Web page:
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Agree with OP. I'm not replacing my people pusher every 5 years because the huge multi thousand dollar battery went out. I'll restore and drive a classic before that'll happen. My money works hard for me and if I give you some of it for transportation I expect it to last 15-20 years.
5 years ? Where is that data coming from ? I can't speak for newer Hybrids that use Lithium-Ion but the older Priuses mentioned in this article use Ni-MH like the Sienna.


For those like the OP not yet convinced - my advice is "dont buy into all this hype". With the chip shortage and everything - my dealer in Ohio says its at least 1 year on the waiting list. Leave the inventory for the rest of us who need it the most and dont need convincing.
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This is something that could easily give someone pause, especially if they aren't inclined to change it themselves. I could see many shops refusing to do that job simply because they have no experience with it, and then you're on to the stealership as your only option. The cost of replacing the battery eats hard into the gas savings if you keep it that long, on top of how there is always a premium for buying a hybrid over its gas-only equivalent. Monetarily, it ends up being a wash, and then it comes down to who do you want to pay - the oil companies or the mechanic? The mechanic would seem the much better choice, except then your vehicle is down for two weeks (one because they have no available appointments until a week and a half from today, and another day or two as they do the job) and it could be one of those "it's never the same after it's fixed" things.

This is part of why I think twice about a used Prius v, or maybe a regular Prius. I wouldn't want it to brick itself because the battery took a dump.
I too had the same hesitation for the last 10 yrs. I was always a proponent of saving fuel. 10-15 yrs ago - to save gas it was either CVT, direct-injection, diesel or hybrid. I did not choose hybrid because i also thought it would need special skills, tools, training - something that was not readily available in Ohio. Also, at that time - my hobby was RC helicopters and was just switching to Lithium-Ion electric heli's. I was amazed how much power these small batteries had. Over the years i sold all my nitro helis and never looked back. Also, my brother in california bought a used Prius 2007 prius in 2010. Some modules died in 2019 and had it replaced for less than $50 per module. One year later - he did it on his own in his own garage. I watched him do it and was amazed how easy it was. It was just an oversized RC car (in my mind). You can even use a RC charger to charge each module.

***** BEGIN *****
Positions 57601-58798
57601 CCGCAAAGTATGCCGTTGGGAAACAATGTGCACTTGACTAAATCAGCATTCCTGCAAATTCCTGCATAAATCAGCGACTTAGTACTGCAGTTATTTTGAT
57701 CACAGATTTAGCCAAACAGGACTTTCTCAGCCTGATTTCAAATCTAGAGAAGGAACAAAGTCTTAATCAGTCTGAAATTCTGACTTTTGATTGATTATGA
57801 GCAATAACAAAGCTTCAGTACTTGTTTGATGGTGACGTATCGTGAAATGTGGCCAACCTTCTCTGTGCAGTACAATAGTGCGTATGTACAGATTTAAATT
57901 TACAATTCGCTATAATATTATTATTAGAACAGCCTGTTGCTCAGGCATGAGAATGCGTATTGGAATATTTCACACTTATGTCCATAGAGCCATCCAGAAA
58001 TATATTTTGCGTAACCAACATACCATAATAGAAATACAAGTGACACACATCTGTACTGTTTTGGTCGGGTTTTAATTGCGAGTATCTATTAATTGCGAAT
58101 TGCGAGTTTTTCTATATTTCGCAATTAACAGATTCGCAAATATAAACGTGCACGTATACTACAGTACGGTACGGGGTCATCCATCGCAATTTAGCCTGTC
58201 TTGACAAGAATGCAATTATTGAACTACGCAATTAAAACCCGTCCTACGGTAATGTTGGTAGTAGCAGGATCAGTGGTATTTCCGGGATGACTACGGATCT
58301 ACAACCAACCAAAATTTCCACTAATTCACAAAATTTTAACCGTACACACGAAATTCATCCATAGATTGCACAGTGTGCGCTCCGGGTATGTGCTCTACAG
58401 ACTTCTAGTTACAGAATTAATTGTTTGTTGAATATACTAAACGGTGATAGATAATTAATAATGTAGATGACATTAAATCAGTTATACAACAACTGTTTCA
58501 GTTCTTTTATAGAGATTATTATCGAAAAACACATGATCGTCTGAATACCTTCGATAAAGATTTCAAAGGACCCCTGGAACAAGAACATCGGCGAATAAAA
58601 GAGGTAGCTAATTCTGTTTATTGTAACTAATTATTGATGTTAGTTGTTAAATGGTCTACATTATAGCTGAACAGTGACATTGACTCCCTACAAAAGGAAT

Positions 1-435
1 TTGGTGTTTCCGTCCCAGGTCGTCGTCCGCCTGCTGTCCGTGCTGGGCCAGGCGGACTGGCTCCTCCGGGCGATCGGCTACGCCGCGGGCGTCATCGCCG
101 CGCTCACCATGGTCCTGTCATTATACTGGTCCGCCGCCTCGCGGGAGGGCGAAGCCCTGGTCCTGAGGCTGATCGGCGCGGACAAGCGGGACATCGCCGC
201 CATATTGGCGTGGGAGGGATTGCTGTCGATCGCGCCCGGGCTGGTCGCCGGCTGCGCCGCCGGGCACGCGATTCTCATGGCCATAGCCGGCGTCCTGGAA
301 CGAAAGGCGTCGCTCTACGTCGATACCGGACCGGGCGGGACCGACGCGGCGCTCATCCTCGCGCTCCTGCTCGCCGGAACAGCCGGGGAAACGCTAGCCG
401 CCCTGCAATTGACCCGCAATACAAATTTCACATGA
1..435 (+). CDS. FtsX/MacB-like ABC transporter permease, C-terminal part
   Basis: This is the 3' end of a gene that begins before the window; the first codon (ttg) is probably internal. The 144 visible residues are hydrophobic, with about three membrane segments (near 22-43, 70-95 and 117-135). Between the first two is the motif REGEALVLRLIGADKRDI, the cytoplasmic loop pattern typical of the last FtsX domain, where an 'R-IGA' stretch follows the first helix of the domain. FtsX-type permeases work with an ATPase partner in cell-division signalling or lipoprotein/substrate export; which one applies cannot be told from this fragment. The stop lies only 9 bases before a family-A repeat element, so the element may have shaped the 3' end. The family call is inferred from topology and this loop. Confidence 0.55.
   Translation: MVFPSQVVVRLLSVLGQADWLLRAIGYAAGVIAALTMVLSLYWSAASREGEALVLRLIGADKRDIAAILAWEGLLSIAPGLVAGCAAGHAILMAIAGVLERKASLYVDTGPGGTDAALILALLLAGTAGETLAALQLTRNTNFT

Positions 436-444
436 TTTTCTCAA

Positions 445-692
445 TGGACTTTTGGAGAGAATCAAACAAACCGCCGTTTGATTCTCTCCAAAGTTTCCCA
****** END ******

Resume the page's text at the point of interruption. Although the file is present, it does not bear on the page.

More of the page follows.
I have swapped several WRX/STi engines in the last 15 years. The work involved in fixing hybrid batteries is 10x easier. I would rather deal with a dead HV battery than a subaru engine swap. It takes the same amount of time to replace a dead Prius battery module than a set of subaru spark plugs or timing belt swap.
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……o. I don't see that many people driving around with plug in hybrids.
That might be why GM killed the Volt (once voted car of the year). Its just too expensive to make.
From a manufacturing perspective - BEV should be the simplest to make. Followed by HEV. Hardest to make is PHEV because the battery is about 10x the size of a typical HEV. Hybrids are hard to make because it has all the components of a ICE plus BEV combined. The biggest challenge is making enough batteries to make PHEV and HEV. It might take a decade for battery mfg to make enough batteries to create healthy competition - similar to ICE mfg today.
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Also please note that "CVT" is not "Constantly velocity transmissions", it is "Continuously Variable Transmission.

And, as jseyfert3 says, that is NOT what the Toyota transmission is..
Toyota Marketing really screwed up here. They should have not used the term CVT anywhere near their Hybrid vehicles. I personally stayed clear of any Toyota hybrid product for 2 decades because i also thought hybrids used belt-CVTs.
They did.. they called it Hybrid Synergy Drive and power-split device and other things... the lazy magazine writers use the CVT term.
toyota.com. Not magazines
See what I mean by Toyota Marketing ?